Courtesy of the Big Giant Heads, here’s another extract from Schoolgirl Milky Crisis; an article that originally appeared in Newtype USA back in 2005.
Hanging with the Sound Effects Guys
There was something distinctly odd about Goro. From the waist up, he was clad in the polo shirt-sleeves that are the unofficial uniform of Japanese animation, casual-but-not-casual. But he stood in the studio lobby wearing bizarre Hawaiian shorts, his bare feet and calves spattered with grayish mud. He also wore a manic grin, and carried, rather unsettlingly, a large mallet.
“Come on,” he said, “we’re doing the battle in the swamp.”
The studio making Schoolgirl Milky Crisis was spread out over several buildings in a Tokyo suburb. I’d rung three doorbells just to find the particular “annex” where Goro worked, a garage by a townhouse, across the road from the third-floor apartment that was the official business address. Goro was in the garage itself, the walls covered with egg boxes to deaden the sound, the door obscured behind curtains of heavy polythene. Goro’s colleague Toji was watching TV while standing in a low bath ankle-deep in mud. A washing line hung above his head, from which was suspended a solitary lime-green rubber glove, which, I would later discover, was filled with week-old custard.
We watched in silence as he went for the next take, sloshing his feet in time with the silent movements of the anime girl on screen. She waded through mud, but Toji supplied the sound, every trip and slide and scrape, until the red Recording light went off. There was total quiet for a perfectly timed two-second lead-out, and then there was a crackle from the overhead speaker.
“OK!” burbled a happy voice in Japanese. “You must be tired.” It was the default way of thanking a performer for a take well done, and Toji was off the hook.
The battle scene was next up for us, although the animators hadn’t finished it. Instead, an animated storyboard, mystifyingly referred to by the Japanese as a Leica reel, rolled across the screen in front of us, complete with swinging swords, axes clashing on shields, spears burying themselves in yielding flesh.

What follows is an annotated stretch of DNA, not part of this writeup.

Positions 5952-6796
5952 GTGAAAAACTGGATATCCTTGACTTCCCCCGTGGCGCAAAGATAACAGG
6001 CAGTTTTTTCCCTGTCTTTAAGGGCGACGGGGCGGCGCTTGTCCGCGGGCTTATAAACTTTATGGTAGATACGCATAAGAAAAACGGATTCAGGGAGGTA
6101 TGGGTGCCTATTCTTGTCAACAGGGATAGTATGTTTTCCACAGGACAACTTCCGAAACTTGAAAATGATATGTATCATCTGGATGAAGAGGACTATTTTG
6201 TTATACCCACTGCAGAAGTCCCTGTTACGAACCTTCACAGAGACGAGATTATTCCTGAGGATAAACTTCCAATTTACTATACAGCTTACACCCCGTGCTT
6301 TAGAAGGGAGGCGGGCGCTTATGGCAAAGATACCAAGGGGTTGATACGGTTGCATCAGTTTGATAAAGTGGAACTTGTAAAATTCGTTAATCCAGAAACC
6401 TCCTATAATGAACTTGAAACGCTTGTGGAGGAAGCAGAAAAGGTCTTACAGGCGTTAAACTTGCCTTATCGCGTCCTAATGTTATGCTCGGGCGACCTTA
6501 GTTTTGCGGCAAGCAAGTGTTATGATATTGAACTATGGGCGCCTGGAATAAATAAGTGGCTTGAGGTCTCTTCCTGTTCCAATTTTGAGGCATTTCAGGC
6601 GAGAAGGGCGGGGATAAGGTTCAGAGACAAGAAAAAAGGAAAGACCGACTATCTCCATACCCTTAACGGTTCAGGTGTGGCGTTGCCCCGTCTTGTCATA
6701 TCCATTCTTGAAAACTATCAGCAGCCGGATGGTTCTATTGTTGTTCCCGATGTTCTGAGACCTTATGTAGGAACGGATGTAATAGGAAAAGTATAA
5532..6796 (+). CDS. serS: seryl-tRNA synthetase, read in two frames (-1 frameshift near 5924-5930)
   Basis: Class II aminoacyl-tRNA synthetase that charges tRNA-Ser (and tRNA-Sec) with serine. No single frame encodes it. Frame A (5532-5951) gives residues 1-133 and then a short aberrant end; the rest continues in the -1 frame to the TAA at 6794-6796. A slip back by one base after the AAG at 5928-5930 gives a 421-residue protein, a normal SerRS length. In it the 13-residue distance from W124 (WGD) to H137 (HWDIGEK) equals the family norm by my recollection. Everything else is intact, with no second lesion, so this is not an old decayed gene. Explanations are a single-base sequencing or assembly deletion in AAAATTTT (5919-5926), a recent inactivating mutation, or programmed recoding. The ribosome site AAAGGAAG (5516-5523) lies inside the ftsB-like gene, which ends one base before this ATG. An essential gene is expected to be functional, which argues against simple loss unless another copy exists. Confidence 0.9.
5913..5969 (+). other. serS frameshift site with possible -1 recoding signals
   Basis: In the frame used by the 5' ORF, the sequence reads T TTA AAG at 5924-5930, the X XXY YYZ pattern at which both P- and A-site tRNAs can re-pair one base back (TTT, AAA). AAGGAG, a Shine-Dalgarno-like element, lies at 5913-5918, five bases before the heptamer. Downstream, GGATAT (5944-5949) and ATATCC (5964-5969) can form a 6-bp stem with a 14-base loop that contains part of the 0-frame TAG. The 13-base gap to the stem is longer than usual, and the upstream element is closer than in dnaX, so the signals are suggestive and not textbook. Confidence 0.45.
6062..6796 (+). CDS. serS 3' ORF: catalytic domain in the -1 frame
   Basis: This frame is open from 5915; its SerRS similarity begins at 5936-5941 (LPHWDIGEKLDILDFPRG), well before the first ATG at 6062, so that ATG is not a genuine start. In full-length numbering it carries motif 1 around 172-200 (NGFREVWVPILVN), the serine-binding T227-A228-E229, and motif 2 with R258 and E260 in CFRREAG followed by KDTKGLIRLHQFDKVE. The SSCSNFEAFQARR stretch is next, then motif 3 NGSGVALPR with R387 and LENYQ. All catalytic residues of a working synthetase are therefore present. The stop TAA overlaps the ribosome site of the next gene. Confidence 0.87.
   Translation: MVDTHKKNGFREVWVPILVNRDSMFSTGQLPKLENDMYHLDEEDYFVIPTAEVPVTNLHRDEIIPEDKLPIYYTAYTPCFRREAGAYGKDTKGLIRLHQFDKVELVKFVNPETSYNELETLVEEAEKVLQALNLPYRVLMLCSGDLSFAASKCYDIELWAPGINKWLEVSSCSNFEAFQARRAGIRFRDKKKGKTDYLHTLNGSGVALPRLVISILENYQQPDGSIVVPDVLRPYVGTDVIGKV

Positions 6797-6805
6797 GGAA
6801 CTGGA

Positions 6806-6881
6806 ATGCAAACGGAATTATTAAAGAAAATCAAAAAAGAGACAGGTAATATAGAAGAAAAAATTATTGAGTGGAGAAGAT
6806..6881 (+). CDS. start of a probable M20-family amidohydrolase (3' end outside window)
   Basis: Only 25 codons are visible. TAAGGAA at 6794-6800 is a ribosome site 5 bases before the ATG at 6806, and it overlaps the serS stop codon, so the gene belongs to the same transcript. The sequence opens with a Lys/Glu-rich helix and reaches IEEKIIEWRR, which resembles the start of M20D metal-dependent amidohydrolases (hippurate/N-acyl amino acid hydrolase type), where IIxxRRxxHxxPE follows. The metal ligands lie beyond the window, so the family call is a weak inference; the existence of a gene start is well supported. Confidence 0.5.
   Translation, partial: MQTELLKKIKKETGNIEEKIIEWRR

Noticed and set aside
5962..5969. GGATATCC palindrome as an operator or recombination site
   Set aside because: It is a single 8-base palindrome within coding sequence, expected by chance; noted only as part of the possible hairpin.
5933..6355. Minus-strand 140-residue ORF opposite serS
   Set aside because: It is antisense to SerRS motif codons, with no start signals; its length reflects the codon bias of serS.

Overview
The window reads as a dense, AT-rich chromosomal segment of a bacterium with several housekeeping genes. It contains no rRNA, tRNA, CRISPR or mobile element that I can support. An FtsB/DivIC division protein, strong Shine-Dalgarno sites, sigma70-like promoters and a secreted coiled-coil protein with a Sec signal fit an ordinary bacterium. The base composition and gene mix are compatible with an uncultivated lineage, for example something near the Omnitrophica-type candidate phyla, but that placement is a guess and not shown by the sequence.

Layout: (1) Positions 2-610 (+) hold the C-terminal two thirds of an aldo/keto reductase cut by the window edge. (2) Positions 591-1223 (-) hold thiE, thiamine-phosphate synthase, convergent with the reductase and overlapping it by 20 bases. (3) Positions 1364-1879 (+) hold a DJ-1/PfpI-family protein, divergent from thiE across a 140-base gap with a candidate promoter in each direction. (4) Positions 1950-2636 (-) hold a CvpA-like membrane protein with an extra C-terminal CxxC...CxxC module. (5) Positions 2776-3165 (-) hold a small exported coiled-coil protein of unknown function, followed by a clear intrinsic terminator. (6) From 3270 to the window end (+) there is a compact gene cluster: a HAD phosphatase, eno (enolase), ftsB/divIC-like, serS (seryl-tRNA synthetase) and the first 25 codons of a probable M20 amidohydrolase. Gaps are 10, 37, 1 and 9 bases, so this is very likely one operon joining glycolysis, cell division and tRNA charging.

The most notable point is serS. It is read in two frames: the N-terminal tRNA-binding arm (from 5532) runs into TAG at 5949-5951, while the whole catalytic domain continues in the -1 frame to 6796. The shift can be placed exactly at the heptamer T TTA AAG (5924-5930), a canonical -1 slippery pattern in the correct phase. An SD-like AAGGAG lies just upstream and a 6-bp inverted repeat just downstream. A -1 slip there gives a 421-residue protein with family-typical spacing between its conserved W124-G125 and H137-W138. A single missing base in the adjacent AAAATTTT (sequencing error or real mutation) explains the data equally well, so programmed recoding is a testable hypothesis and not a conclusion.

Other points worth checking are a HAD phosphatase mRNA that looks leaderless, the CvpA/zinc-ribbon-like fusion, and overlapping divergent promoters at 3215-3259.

Goro and I were sent out to a large refrigerator in the studio kitchen, containing a half-drunk bottle of Calpis, some day-old noodles, and a dozen cabbages.
“Just crisp enough,” said Goro appreciatively, snatching the cabbages and passing them to me. When he saw me staring at him as if he’d gone mad, he grabbed a meat cleaver, placed a cabbage on the kitchen worktop, and stabbed down into it.
It made a satisfactory THAKK noise.
What? You thought they just got their sound effects from a CD? Sometimes, maybe, on the OAVs and the kiddie shows, but anime fans are too obsessive. They spot repeated sound effects. If you want quality original audio in your anime, you’re going to have to do it the old-fashioned way, recording new sound effects one at a time. Goro and Toji, and people like them, pride themselves on their work — particularly when they get to play with guns. But the hand-to-hand combat can be just as much fun.
My initiation into the world of anime foley was almost complete. Next time, that could be me you hear smashing a cabbage with a mallet, or stabbing it with a kitchen knife. But they won’t be my feet you hear trudging through a swamp — I left that to the professionals.
I thought I had got clean away, but they made me do at least one demonic SQUELCH. They said that everyone had to try the custard glove at least once.
Heavens, first playing with pterodactyls, then wearing custard gloves! You must love your life…
Re ‘lecia reels,’ it was a term used by Disney (and maybe other Hollywood toon studios) in the late ’30s and early ’40s to refer to film strips made up of photos of story sketches. They were named after a German camera. The closest equivalent today would be the animatic.
It has reached the stage where when something desperately awful happens to me, my first thought is no longer OH NOES, but “Here comes another column.”
I knew about the camera connection, which is why I have always spelled it “Leica” instead of the baffled transliteration of “Raika” used by some early authors on anime. Didn’t know that the term had come into Japan through Disney, though. I had assumed that like Hotchkiss, which still means “stapler” in Japanese, a brand had become associated with a product of that brand.
Yes, the correct modern term is “animatics” — the term crops up again on page 57 of Schoolgirl Milky Crisis, where I actually translate it properly.